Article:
Born in 1964.
Lives and works in Paris.
Philippe Parreno loosens the coordinates which fix the roles of the artist, the image and the image’s visibility. Through a process of non-authoritarian creation he allows for new narratives to unfold where actual and fictive time and space bifurcate and confront one another. In Zidane: A 21st Century Portrait (2006), his feature film made in collaboration with Douglas Gordon, 17 movie cameras placed around a stadium follow Zinedine Zidane throughout one football game. Neither documentary nor fiction, the film causes the real, the image and its commentary to collide and pull apart. Like fireflies, Parreno’s many collaborators, characters and images flicker and fade away in non-linear, episodic eruptions.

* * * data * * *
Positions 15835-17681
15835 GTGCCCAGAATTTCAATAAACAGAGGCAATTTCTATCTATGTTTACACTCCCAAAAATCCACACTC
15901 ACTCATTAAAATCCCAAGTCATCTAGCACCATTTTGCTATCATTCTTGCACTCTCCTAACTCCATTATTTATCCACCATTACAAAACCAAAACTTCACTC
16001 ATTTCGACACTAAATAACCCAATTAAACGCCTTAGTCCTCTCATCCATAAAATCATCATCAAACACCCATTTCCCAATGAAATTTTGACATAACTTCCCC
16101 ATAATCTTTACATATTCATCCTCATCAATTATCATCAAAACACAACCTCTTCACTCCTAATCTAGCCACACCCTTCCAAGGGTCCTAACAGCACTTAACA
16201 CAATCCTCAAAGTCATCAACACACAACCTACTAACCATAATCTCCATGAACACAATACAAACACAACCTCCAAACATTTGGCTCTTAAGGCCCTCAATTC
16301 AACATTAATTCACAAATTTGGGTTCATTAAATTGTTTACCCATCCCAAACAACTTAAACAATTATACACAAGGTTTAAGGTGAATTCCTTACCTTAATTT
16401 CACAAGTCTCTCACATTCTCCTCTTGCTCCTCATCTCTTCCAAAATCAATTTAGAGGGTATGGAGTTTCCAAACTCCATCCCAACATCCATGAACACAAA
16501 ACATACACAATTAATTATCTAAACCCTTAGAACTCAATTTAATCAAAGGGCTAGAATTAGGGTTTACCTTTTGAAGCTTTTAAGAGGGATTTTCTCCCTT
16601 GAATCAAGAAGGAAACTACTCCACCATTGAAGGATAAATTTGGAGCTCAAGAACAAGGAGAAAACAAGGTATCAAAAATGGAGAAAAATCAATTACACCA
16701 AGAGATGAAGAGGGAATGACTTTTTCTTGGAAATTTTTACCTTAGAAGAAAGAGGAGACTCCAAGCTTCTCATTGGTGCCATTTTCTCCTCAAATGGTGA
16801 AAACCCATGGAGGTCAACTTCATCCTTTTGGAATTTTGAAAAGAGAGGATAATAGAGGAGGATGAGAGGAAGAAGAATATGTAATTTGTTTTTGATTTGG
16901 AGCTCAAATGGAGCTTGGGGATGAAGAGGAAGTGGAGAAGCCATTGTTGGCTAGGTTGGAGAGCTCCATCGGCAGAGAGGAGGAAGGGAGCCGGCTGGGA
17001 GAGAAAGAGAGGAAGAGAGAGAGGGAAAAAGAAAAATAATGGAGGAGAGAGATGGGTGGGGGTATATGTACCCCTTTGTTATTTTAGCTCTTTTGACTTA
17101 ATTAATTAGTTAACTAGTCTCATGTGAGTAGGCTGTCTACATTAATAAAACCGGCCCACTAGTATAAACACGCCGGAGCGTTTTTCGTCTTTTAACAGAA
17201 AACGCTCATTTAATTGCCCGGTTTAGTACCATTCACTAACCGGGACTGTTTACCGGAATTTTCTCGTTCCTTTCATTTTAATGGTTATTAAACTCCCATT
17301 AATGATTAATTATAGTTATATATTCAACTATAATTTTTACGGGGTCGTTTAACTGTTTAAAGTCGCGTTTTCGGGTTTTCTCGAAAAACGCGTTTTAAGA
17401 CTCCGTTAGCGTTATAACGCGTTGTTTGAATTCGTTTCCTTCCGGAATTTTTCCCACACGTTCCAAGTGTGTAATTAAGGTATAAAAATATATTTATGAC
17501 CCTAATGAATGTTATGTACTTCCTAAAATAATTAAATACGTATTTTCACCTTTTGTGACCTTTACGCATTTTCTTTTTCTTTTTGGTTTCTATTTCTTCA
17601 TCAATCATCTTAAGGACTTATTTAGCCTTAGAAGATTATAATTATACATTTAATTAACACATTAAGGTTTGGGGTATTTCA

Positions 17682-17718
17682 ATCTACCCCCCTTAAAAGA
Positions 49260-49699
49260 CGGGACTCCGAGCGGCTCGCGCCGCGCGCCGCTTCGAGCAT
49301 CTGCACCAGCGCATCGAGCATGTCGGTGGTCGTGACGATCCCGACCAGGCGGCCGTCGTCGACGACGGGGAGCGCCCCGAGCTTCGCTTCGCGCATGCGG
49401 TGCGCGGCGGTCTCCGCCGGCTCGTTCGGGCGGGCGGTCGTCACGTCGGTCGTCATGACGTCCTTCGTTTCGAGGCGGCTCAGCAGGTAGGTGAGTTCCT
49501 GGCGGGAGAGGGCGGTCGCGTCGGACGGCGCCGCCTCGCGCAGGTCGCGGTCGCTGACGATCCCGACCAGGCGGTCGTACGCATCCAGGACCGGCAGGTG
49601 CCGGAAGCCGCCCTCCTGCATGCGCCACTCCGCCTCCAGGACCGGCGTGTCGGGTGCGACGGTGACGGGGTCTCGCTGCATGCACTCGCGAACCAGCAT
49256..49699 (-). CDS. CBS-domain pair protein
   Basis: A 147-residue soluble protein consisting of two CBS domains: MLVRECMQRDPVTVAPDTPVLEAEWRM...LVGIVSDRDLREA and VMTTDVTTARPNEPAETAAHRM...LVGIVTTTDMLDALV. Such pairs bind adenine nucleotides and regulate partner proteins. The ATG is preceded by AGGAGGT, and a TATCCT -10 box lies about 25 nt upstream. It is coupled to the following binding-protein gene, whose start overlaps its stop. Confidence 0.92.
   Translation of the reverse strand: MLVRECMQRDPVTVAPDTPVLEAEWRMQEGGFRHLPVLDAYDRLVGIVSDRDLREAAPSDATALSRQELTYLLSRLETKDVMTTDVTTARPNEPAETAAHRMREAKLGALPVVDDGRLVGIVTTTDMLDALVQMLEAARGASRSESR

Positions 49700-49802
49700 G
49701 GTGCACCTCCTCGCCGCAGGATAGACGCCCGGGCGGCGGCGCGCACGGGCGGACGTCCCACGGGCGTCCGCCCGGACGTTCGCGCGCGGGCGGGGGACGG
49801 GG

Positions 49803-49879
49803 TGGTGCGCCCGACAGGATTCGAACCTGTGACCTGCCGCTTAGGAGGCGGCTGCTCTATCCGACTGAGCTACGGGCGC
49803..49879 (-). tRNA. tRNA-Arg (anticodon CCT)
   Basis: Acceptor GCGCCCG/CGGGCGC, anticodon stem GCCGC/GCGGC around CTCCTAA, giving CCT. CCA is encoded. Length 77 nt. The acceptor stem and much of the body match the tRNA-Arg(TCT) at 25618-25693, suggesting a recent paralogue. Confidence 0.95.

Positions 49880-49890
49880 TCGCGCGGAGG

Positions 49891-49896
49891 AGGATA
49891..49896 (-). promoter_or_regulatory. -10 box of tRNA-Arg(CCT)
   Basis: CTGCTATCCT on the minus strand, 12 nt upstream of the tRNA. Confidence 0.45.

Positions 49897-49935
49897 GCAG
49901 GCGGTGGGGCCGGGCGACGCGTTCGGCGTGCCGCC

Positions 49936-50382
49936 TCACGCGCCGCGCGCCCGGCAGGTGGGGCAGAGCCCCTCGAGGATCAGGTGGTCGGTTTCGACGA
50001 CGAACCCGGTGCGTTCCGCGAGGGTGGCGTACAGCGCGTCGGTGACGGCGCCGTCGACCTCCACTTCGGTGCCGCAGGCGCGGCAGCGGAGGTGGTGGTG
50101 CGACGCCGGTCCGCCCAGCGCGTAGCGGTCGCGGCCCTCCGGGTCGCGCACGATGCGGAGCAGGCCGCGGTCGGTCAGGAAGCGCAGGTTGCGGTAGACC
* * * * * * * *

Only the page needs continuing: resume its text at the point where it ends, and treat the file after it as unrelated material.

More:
His large movie theater marquee installed on the facade of the Guggenheim in 2008 twinkles schizophrenically then goes black over and over again. Also on a time loop, his film 1968 (2009) represents the train voyage which carried Robert F. Kennedy’s coffin from New York to Washington, D.C. The chilling images of the past come back to haunt us, appear and disappear ceaslessly.
Most recently, Parreno has embarked on a series of retrospectives, each one different, at the Kunsthalle Zurich in May 2009, the Centre Georges Pompidou, Paris in June 2009, the Irish Museum of Modern Art, Dublin in November 2009, soon at the Center for Curatorial Studies and Art in Contemporary Culture, Bard College, Annadale-on-Hudson, New York in June 2010 and the Serpentine Gallery, London, in November 2010.
Philippe Parreno was nominator for the Rencontres d’Arles with Hans-Ulrich Obrist in 2010. They nominated the following artists: Darius Khondji; Hans-Peter Feldmann; Kazuo Shinohara; Shannon Ebner; Taryn Simon and Trisha Donnelly.